Children need priority from all stakeholders

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Children need priority from all stakeholders

Friday, 18 October 2019 | KC Tyagi

Five year ago, on October 10, Kailash Satyarthi was awarded the prestigious Nobel Peace Prize for his struggle for the liberation of children from bonded labour practices. Now on the fifth anniversary of the award it becomes necessary for us to reflect that whether our actions reflect this sentiment and are demonstrative of our concern for children.

Also whether we as society have moved towards making every child safe, educated and healthy? Undoubtedly, this award has created a positive environment in favour of children as reflected in laws and programmes of the Government. In 2016, child labour law was amended to ensure every child up to the age of 14 years, goes to school instead of being in labour. This was a remarkable beginning towards fulfilling the fundamental right of every child to education.

Even the “Performance Dash Board” of Government of India on education confirms that children are indeed going to schools. The gross enrolment ratio for primary school is now at 94%, an equal percentage of schools have toilet facility - the most important factor in girl’s education and 19.5 lac children with disabilities are enrolled at elementary level. Notwithstanding the above statistics which indeed are impressive, can we say that our children are more educated and better informed? Unfortunately, not.

Annual Statistics of Education Report, 2018 shows that the 73 per cent of children completing std. viii level of schooling, could only read a std. II level text! These statistics confirm that fundamental right of children to education cannot be fulfilled alone by taking them to school, rather they need to be educated properly. Moving towards health of our children, thestatistics present an extremely disappointing picture. The nutritional status of children as reflected in National Family Health Survey–4, indicates 38 per cent of children under five years of age are stunted and 21% are wasted -both signs of acute malnutrition.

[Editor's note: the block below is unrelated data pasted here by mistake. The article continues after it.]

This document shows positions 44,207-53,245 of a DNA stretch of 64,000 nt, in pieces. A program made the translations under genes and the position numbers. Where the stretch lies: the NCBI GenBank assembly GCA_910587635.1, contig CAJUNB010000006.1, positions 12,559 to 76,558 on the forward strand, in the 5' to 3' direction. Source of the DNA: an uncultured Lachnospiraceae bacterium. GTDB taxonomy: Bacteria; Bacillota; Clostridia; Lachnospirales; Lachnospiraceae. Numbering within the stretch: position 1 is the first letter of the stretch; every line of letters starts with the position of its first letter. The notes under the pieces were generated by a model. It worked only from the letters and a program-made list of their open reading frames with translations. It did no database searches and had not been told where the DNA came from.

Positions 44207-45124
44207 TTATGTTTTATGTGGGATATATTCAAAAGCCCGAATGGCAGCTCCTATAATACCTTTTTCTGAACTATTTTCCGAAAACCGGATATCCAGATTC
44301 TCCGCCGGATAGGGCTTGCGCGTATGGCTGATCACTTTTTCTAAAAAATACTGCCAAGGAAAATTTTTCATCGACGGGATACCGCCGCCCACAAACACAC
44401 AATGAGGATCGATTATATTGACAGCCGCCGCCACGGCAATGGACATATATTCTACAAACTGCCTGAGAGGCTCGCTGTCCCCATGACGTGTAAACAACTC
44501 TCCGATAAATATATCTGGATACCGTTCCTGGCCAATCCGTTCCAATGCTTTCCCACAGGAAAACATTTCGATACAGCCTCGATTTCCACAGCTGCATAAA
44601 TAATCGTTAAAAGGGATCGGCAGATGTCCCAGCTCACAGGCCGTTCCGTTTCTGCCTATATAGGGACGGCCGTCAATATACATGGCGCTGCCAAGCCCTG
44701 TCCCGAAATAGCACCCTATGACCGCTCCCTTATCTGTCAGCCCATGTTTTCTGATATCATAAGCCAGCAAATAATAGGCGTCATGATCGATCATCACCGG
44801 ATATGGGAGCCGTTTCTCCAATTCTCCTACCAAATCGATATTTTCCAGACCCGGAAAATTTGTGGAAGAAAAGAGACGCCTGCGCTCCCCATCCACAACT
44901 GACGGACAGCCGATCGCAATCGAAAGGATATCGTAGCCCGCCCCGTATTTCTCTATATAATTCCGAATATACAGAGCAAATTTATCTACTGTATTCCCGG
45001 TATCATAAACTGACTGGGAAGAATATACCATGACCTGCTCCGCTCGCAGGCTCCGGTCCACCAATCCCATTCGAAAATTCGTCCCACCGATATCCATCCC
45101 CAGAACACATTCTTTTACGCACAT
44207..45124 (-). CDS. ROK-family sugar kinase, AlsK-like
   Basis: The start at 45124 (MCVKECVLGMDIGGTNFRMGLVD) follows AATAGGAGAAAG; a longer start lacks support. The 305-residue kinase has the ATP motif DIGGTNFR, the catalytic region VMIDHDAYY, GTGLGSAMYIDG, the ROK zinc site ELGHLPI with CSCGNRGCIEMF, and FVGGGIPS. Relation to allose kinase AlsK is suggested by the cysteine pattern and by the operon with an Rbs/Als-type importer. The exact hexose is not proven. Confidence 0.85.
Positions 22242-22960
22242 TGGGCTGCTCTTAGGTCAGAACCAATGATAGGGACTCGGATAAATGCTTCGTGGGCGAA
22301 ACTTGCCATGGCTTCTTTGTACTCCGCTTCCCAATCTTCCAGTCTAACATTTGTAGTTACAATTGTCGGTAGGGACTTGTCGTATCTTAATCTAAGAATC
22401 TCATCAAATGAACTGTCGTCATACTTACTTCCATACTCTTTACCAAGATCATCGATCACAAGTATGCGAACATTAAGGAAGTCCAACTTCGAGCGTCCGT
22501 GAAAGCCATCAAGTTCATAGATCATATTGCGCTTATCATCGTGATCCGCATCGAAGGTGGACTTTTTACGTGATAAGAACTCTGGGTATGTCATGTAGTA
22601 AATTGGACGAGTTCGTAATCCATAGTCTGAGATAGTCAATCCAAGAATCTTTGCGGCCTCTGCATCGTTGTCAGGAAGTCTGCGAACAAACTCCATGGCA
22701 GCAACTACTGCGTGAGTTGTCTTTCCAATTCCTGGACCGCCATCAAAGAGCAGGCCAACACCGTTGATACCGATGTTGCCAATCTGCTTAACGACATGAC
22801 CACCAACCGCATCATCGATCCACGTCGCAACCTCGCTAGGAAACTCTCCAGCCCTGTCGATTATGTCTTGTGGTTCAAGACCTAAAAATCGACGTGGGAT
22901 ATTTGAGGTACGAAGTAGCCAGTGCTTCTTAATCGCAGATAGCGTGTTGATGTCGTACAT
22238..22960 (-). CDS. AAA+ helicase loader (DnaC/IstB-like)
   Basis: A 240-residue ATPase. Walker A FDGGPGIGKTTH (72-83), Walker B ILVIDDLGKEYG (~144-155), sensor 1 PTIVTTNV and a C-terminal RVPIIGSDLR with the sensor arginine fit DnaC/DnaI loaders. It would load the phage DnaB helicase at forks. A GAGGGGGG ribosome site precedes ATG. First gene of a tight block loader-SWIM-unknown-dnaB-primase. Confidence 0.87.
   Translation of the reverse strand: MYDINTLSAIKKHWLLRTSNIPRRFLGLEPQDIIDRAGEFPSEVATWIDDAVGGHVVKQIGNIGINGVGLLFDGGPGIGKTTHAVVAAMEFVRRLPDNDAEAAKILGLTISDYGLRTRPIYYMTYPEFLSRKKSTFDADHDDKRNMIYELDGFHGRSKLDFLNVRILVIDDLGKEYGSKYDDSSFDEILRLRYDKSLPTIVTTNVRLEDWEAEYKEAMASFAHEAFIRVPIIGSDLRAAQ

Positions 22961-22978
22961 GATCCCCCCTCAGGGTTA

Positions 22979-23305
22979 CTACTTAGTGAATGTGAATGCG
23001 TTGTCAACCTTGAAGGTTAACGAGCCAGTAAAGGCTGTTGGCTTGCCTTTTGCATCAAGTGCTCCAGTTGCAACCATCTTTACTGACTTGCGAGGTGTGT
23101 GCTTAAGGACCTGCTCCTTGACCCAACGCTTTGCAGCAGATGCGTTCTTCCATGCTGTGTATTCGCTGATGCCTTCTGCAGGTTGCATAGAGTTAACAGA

Further, 59% of children are anemic, impairing their cognitive development, stunting growth, and increasing morbidity from infectious diseases. 18 per cent of infants are born with low birth weight leaving them with the higher risk of childhood death.

 The numbers of neonatal, which die within the very first week of their birth and percentage of children before the age of five, is also very high and alarming. ICDS, the flagship programme of the Government in the last 45 years has failed to break the vicious cycles of malnutrition and morbidity. The state-wise variations of utilization of its services are stark.

While Odisha, West Bengal and Andhra Pradesh have more than 70 per cent of children utilizing its services, in Rajasthan and Uttar Pradesh the percent age is less than 40. Poor functioning of the ICDS is the prime reason for malnutrition among children up to the age of 6 years as also the cause for children receiving practically no preschool education.

Welfare economists across the world are unanimous that for a country to realize its potential and grow consistently, it is necessary for the nation to invest substantially in the health and education of its citizens specially children. Unfortunately, we still lack far behind in achieving the goal.

(The writer is the Secretary General of JD (U) and former Member of Parliament. And, the views expressed in the article are personal.)

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